PROJECT SIGNIFICANCE: Spindle orientation is critical during asymmetric cell division and is important to a wide range of developmental processes in systems ranging from yeast to man. The minus-end directed microtubule motor dynein plays a pivotal role in spindle orientation during asymmetric cell division in numerous organisms. Central to the role of dynein in spindle orientation is how dynein is anchored at the cortical membrane. This is not well understood in any system. OBJECTIVE/HYPOTHESIS: The goal of this proposal is to investigate how dynein interacts with cortical receptor proteins to mediate spindle orientation. The budding yeast provides an excellent model system for defining dynein-cortex interactions during spindle orientation because dynein only function in yeast is to position the mitotic spindle. Unlike many cell types where large numbers of astral microtubules interact with the cortex at many cortical sites for spindle orientation, in yeast, dynein exerts cortical pulling forces on a single cytoplasmic microtubule. Yeast is also the only system in which a candidate cortical receptor protein for dynein has been identified. This receptor, Num1, localizes to discrete patches at the cortex. My work supports a model in which dynein uses the microtubule plus end to reach the edge of the cell and off-load onto cortical patches composed of a Num1 receptor complex. Off-loaded dynein becomes anchored to generate pulling forces for spindle positioning.
SPECIFIC AIMS : (1) To test the off-loading model by directly imaging the process using time-lapse fluorescence microscopy. (2) To use biochemical and candidate gene strategies to identify proteins that bridge dynein at the plus end to Num1 patches, as well as proteins that are responsible for cortical patch assembly. (3) To test the function of Num1 patch formation and identify the determinants for patch assembly using mutant and deletion constructs of Num1;to use yeast mutants to probe the role of phospholipids in Num1 patch localization.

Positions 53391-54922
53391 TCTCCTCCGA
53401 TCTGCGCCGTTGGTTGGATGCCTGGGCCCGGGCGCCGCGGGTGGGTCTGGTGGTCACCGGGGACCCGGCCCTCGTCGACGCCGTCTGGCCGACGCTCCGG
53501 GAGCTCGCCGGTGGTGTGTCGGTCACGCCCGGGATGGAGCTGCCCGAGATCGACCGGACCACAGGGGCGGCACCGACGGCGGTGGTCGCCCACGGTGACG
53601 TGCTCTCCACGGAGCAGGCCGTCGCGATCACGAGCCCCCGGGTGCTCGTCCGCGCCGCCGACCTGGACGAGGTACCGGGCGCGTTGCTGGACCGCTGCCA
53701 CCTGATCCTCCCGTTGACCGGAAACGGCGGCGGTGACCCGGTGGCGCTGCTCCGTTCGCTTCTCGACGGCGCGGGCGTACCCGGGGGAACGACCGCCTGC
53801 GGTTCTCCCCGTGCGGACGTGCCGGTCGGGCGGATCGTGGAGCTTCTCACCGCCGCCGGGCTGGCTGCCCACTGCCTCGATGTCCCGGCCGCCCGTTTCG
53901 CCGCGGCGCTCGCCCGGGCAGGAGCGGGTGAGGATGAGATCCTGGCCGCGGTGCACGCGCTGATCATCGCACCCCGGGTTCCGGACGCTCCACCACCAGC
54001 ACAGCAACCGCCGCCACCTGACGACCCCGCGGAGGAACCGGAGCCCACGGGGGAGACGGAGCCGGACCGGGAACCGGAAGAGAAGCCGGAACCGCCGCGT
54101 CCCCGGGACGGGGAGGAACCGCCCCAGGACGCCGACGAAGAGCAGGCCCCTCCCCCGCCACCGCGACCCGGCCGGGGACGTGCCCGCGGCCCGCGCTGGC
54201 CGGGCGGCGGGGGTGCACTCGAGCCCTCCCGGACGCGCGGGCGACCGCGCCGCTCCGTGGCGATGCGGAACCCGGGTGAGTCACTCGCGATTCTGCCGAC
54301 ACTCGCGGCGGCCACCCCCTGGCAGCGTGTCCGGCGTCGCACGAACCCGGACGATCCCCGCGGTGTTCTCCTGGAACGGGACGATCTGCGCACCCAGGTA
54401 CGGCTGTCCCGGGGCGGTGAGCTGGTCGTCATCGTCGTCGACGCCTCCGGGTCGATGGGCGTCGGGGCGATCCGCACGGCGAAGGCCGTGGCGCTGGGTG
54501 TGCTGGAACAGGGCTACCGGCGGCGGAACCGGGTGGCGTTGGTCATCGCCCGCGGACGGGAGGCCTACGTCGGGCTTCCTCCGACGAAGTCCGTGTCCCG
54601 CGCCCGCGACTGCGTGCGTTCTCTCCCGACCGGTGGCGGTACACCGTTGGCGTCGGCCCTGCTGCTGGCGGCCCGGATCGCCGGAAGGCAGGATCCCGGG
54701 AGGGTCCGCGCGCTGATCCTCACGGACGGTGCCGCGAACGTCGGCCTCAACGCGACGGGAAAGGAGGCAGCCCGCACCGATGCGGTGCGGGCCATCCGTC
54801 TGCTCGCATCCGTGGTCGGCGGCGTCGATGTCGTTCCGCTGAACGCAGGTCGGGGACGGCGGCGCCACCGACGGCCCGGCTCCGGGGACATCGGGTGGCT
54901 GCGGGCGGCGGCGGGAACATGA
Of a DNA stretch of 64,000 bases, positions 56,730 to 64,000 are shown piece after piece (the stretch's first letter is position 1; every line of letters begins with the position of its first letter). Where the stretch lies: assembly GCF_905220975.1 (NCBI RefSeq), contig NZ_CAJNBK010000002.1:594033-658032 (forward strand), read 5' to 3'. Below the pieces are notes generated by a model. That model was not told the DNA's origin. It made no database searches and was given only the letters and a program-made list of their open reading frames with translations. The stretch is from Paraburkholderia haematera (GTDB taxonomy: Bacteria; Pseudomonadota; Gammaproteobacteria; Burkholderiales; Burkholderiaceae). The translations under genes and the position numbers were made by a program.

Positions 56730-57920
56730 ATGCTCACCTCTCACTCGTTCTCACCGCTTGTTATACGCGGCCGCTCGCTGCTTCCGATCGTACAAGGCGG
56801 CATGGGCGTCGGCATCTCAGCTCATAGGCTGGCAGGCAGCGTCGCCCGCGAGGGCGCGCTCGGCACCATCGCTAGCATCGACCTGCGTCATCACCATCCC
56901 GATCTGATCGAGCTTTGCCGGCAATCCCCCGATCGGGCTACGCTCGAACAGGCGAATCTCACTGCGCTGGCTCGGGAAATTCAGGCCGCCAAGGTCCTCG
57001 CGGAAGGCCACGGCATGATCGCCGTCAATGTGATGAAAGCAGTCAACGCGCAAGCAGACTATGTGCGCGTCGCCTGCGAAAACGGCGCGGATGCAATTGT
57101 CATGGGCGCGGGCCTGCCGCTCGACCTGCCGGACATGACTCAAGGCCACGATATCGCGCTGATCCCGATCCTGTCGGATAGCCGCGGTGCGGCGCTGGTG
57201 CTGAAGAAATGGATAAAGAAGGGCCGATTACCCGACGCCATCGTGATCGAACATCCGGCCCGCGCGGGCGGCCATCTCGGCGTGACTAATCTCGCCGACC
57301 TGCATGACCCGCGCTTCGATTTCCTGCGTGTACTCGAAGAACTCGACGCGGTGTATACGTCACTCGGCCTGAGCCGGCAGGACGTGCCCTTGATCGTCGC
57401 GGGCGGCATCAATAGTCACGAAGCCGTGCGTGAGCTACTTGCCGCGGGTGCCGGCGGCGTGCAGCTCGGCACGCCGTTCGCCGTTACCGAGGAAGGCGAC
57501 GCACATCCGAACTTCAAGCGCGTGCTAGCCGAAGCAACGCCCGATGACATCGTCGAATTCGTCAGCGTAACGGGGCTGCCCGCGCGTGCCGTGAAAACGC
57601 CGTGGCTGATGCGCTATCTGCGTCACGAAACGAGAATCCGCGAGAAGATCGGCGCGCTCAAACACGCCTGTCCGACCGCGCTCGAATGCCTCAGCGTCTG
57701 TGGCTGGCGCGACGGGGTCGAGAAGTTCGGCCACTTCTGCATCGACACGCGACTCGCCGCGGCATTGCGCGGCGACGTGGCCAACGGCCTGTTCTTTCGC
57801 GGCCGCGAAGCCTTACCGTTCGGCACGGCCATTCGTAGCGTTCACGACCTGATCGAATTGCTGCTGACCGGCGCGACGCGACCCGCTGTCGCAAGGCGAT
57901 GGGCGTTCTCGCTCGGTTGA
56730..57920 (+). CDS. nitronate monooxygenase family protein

TO PUBLIC HEALTH: Understanding the molecular mechanism of spindle positioning is highly significant because correct spindle orientation is critical for maintaining genomic stability and plays a role in stem cell differentiation and development in humans.
|Omer, Safia; Greenberg, Samuel R; Lee, Wei-Lih (2018) Cortical dynein pulling mechanism is regulated by differentially targeted attachment molecule Num1. Elife 7:|
|Zhu, Yili; An, Xiaojing; Tomaszewski, Alexis et al. (2017) Microtubule cross-linking activity of She1 ensures spindle stability for spindle positioning. J Cell Biol :|
|Bezanilla, Magdalena; Gladfelter, Amy S; Kovar, David R et al. (2015) Cytoskeletal dynamics: a view from the membrane. J Cell Biol 209:329-37|
|Markus, Steven M; Omer, Safia; Baranowski, Kaitlyn et al. (2015) Improved Plasmids for Fluorescent Protein Tagging of Microtubules in Saccharomyces cerevisiae. Traffic 16:773-786|
|Zhu, Yili; Lee, Wei-Lih (2014) The role of +TIPs in directional tip expansion. Mol Microbiol 94:486-9|
|Wadsworth, Patricia; Lee, Wei-Lih (2013) Microtubule motors: doin' it without dynactin. Curr Biol 23:R563-5|
|Collins, Elizabeth S; Balchand, Sai Keshavan; Faraci, Jessica L et al. (2012) Cell cycle-regulated cortical dynein/dynactin promotes symmetric cell division by differential pole motion in anaphase. Mol Biol Cell 23:3380-90|
|Markus, Steven M; Kalutkiewicz, Katelyn A; Lee, Wei-Lih (2012) Astral microtubule asymmetry provides directional cues for spindle positioning in budding yeast. Exp Cell Res 318:1400-6|
|Markus, Steven M; Kalutkiewicz, Katelyn A; Lee, Wei-Lih (2012) She1-mediated inhibition of dynein motility along astral microtubules promotes polarized spindle movements. Curr Biol 22:2221-30|
|Tang, Xianying; Germain, Bryan St; Lee, Wei-Lih (2012) A novel patch assembly domain in Num1 mediates dynein anchoring at the cortex during spindle positioning. J Cell Biol 196:743-56|
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